Another notable incident involved England’s second choice wicket-keeper Harry Jupp, who was forcibly included to ensure the English had a playing eleven, as his eye inflammation rendered him unable to keep wickets in this match.
Jupp made up for his absence as a wicket-keeper by scoring England’s first Test fifty, but not before he had accidently stepped onto his stumps – something which both umpires failed to notice – resulting in an extra life for him before he became Test cricket’s first LBW victim to Thomas William Garrett’s bowling.
#6 Golden Match Rewards
As was the custom, the “gate money” – money collected from the spectators was equally divided between both the sides and England by virtue of their loss received just that and managed to just break even. The Australians, who won by 45 runs, were of course richly rewarded – each player was presented with a gold watch by the Victoria Cricket Association.
The public also pooled in to present a lump sum to Bannerman for his century, medium pacer Thomas Kendall for his 7 wicket riot in England’s second innings and wicket-keeper Blackham for his astute keeping behind the stumps.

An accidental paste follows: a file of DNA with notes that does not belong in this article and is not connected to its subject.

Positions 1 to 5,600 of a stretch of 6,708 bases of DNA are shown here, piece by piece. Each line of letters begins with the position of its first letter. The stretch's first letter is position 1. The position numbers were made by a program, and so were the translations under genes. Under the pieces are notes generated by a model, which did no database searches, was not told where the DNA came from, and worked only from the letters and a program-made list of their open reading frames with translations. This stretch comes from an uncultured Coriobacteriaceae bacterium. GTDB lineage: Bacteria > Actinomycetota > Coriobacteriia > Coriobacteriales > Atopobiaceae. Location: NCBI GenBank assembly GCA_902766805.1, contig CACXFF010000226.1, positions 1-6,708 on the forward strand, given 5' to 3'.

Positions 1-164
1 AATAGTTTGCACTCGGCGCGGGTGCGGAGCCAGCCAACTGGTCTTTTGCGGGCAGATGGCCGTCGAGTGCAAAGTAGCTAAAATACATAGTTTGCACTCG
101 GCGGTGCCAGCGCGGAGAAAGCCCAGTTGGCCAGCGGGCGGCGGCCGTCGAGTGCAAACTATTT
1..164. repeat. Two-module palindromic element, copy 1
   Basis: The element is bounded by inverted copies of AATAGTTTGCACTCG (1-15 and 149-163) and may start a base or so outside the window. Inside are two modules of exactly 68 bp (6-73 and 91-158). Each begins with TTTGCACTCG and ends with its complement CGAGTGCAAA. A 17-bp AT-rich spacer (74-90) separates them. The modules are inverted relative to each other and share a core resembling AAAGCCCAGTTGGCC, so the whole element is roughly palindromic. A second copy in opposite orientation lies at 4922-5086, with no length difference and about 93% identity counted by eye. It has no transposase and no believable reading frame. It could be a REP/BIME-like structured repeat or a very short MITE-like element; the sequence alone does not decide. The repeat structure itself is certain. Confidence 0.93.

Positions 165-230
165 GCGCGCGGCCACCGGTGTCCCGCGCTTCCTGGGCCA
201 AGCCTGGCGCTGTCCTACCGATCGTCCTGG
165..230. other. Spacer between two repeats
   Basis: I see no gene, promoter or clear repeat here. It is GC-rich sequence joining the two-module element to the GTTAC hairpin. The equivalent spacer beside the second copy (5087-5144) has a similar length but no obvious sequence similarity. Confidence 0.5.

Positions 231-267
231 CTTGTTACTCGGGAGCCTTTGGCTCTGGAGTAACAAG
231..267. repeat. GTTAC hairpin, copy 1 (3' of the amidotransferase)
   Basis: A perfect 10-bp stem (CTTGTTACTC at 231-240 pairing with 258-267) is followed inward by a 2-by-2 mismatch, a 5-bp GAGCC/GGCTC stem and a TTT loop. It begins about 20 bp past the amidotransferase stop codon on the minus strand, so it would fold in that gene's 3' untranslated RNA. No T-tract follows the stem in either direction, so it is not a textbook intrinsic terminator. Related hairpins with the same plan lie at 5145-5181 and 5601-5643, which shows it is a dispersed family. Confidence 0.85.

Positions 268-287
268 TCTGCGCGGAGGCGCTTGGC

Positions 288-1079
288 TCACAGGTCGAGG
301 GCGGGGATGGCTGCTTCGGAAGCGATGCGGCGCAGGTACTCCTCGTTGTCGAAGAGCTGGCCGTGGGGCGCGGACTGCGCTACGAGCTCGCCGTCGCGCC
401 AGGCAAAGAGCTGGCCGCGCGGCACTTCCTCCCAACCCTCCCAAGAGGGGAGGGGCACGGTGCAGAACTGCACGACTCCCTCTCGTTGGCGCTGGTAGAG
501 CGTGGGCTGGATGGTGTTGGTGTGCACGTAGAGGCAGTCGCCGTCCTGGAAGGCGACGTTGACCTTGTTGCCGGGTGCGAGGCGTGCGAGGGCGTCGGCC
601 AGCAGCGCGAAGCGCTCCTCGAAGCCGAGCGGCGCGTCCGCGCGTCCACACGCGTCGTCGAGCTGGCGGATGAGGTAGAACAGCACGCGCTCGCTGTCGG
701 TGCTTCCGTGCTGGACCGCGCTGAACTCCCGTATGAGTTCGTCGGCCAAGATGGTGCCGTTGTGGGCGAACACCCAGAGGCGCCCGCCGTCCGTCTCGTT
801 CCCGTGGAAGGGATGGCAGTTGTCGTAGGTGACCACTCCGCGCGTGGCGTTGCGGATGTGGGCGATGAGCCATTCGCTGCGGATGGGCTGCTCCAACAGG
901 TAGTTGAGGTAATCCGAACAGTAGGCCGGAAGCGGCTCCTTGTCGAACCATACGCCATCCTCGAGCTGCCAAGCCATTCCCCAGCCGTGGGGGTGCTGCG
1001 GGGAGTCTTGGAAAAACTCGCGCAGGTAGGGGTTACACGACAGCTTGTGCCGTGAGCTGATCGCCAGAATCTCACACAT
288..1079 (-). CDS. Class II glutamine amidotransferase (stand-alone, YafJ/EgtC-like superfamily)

#7 140-year-old Records!
Two records still stand from the very first Test match ever played. One involves the lone centurion Bannerman whose score of 165, laced with 18 boundaries and lasting 290 minutes meant that he scored 67.3% of his side’s runs. The record came under severe threat by his compatriot Michael Slater 122 years later, when he scored 123 of Australia’s 184 during the fifth Ashes Test match of 1999.
While statistically speaking, there is a fair possibility of this record getting broken sometime in future, the other record of oldest Test debutant seems to rest permanently with James Southerton – who walked into the first ever Test match to be played, aged 49 years and 119 days.